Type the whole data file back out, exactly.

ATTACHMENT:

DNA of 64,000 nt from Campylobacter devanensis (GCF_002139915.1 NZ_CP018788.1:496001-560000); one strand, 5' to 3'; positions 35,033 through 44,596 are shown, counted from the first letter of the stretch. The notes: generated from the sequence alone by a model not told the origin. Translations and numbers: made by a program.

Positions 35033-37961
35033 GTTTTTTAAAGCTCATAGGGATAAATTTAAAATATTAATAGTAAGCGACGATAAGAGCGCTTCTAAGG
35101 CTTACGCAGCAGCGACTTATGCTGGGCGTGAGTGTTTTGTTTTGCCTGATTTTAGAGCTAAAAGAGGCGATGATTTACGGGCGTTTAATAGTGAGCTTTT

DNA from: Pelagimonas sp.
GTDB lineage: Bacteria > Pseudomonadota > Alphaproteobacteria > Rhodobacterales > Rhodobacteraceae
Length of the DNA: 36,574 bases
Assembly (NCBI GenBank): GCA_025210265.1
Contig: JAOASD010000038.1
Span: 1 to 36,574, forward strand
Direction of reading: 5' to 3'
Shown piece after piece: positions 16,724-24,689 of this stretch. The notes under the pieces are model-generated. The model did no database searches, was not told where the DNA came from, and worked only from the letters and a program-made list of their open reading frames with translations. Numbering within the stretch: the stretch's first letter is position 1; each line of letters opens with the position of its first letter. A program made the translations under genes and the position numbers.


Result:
DNA of 64,000 nt from Campylobacter devanensis (GCF_002139915.1 NZ_CP018788.1:496001-560000); one strand, 5' to 3'; positions 35,033 through 44,596 are shown, counted from the first letter of the stretch. The notes: generated from the sequence alone by a model not told the origin. Translations and numbers: made by a program.

Positions 35033-37961
35033 GTTTTTTAAAGCTCATAGGGATAAATTTAAAATATTAATAGTAAGCGACGATAAGAGCGCTTCTAAGG
35101 CTTACGCAGCAGCGACTTATGCTGGGCGTGAGTGTTTTGTTTTGCCTGATTTTAGAGCTAAAAGAGGCGATGATTTACGGGCGTTTAATAGTGAGCTTTT

DNA from: Pelagimonas sp.
GTDB lineage: Bacteria > Pseudomonadota > Alphaproteobacteria > Rhodobacterales > Rhodobacteraceae
Length of the DNA: 36,574 bases
Assembly (NCBI GenBank): GCA_025210265.1
Contig: JAOASD010000038.1
Span: 1 to 36,574, forward strand
Direction of reading: 5' to 3'
Shown piece after piece: positions 16,724-24,689 of this stretch. The notes under the pieces are model-generated. The model did no database searches, was not told where the DNA came from, and worked only from the letters and a program-made list of their open reading frames with translations. Numbering within the stretch: the stretch's first letter is position 1; each line of letters opens with the position of its first letter. A program made the translations under genes and the position numbers.